2. Yeah, I think they ought to at least give you a sense of what’s happening. And I’m not sure how many were on the waitlist. I hope things become clearer soon!
  3. I'm not sure about your case, especially as it's for a PhD, but I know Covid certainly affected my case. Given the strangeness of our situation right now, I think some students have asked for extended deadlines to accept/reject their offers, so universities are having to balance those requests with the need for people on the waitlist to be notified in a timely manner. If you haven't heard anything at all, I assume something like this has happened, and that they're hoping things will be sorted out soon enough so they can reach back out to you. In my case, someone had accepted their offer, and then ended up rescinding it. I was the first person on the waitlist, so then it went to me. And in case it's helpful information to anyone reading this, I decided yesterday to choose Yale.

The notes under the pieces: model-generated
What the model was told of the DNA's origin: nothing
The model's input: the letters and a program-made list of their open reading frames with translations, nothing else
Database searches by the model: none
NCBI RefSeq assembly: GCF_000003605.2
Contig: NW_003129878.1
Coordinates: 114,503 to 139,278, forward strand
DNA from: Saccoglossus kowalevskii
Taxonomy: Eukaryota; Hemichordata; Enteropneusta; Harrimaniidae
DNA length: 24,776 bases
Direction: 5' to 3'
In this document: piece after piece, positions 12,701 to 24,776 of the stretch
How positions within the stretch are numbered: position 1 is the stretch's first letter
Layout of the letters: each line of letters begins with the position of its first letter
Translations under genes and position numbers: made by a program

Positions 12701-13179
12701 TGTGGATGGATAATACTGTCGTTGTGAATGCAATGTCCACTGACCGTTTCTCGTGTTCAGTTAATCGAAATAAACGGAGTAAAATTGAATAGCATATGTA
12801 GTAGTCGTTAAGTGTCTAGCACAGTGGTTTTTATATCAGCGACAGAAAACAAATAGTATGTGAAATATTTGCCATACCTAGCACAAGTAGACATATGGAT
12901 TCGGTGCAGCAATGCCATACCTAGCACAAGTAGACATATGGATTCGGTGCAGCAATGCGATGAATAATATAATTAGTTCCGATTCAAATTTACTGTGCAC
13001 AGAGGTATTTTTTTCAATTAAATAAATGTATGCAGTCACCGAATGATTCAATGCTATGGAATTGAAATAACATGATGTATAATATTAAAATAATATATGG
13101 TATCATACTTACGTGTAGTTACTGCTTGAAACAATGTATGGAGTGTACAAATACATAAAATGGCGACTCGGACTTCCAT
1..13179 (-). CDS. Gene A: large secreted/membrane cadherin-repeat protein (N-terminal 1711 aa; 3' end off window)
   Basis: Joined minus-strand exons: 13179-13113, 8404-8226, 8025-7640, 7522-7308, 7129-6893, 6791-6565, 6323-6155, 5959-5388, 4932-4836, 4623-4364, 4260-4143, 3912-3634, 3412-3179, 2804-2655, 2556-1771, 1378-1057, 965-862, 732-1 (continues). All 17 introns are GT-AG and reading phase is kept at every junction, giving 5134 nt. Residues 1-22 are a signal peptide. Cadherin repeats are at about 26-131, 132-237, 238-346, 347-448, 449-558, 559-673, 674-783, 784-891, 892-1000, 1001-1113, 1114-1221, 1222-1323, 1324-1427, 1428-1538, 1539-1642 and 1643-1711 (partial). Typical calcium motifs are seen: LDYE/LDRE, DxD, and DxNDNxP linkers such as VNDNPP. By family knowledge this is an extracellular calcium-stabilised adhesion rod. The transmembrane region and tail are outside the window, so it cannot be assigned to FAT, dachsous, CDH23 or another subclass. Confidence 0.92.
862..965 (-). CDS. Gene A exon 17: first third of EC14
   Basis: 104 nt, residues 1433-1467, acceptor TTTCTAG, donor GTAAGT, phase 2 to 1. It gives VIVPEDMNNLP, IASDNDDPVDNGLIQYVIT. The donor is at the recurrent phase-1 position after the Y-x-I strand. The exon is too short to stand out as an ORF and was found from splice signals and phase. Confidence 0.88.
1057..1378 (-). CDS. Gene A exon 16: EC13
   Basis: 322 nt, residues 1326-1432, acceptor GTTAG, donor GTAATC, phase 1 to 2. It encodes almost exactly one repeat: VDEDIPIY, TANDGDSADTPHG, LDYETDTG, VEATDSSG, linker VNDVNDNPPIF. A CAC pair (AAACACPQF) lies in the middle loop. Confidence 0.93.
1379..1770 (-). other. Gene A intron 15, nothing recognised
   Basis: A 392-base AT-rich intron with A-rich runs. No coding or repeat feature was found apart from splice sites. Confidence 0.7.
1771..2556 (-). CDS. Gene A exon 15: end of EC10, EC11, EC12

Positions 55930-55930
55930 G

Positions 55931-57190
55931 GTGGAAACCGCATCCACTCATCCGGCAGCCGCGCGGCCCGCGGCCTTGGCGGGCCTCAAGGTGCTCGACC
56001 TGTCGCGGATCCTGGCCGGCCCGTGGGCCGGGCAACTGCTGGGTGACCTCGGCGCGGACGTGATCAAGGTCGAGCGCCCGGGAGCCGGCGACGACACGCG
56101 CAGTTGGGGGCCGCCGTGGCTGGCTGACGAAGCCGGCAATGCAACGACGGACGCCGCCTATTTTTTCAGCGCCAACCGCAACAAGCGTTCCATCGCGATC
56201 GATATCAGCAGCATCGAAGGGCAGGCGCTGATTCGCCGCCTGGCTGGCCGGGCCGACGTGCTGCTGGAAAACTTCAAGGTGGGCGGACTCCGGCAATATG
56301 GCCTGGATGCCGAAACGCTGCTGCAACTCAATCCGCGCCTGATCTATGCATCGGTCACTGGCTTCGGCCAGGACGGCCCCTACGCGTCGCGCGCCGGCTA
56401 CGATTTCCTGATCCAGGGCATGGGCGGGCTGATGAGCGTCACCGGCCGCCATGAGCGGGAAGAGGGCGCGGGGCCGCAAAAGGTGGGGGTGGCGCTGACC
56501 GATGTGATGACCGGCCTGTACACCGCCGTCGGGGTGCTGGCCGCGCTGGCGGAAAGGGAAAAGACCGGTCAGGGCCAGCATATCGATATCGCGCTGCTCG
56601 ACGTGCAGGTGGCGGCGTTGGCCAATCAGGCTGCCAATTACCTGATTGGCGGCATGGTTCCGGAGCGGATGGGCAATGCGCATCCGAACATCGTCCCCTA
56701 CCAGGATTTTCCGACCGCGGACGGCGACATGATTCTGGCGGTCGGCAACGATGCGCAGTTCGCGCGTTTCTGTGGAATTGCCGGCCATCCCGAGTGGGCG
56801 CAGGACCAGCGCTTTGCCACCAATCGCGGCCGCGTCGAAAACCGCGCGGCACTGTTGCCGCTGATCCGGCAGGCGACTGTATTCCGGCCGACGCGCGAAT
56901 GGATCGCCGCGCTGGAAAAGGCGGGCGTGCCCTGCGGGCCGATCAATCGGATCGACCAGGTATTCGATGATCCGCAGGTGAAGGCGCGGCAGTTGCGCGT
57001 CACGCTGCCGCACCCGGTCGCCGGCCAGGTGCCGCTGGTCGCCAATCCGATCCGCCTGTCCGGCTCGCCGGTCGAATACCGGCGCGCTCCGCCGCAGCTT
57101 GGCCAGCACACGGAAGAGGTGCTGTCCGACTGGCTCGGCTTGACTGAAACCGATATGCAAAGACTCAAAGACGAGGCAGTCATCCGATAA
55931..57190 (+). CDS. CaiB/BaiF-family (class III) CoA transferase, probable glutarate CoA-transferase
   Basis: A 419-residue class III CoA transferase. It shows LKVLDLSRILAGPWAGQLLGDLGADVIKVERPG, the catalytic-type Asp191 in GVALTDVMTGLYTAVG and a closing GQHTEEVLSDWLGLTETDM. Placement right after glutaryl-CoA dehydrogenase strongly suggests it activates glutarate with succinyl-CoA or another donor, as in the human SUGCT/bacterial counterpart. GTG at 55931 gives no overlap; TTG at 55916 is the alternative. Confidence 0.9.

4. Hey, everyone. I was told this morning that I was accepted off the waitlist for Notre Dame's MTS in Moral Theology. Until this point, I had been settled on Yale's MDiv; I had assumed that past April 15 there wasn't any chance of getting in off the waitlist. So getting in today has left me a tiny bit confused. I still feel like I'm leaning toward Yale, but I think that might partly be because I've spent the last couple weeks thinking that is in fact where I'm going. Notre Dame offers full tuition plus a stipend (I'm not sure what the stipend is yet, but I'm going to have a call about the offer soon), and Yale is offering me full tuition. Have any of you made this decision, or one similar? I'm not certain what I'd like to do after my M*, but I'm considering teaching high school (preferably at either a Catholic high school or classical academy), attending law school, or going for a PhD in political theory. I think both programs would prepare me quite well to do any of these things, so I don't really know what should be my major considerations. Any suggestions?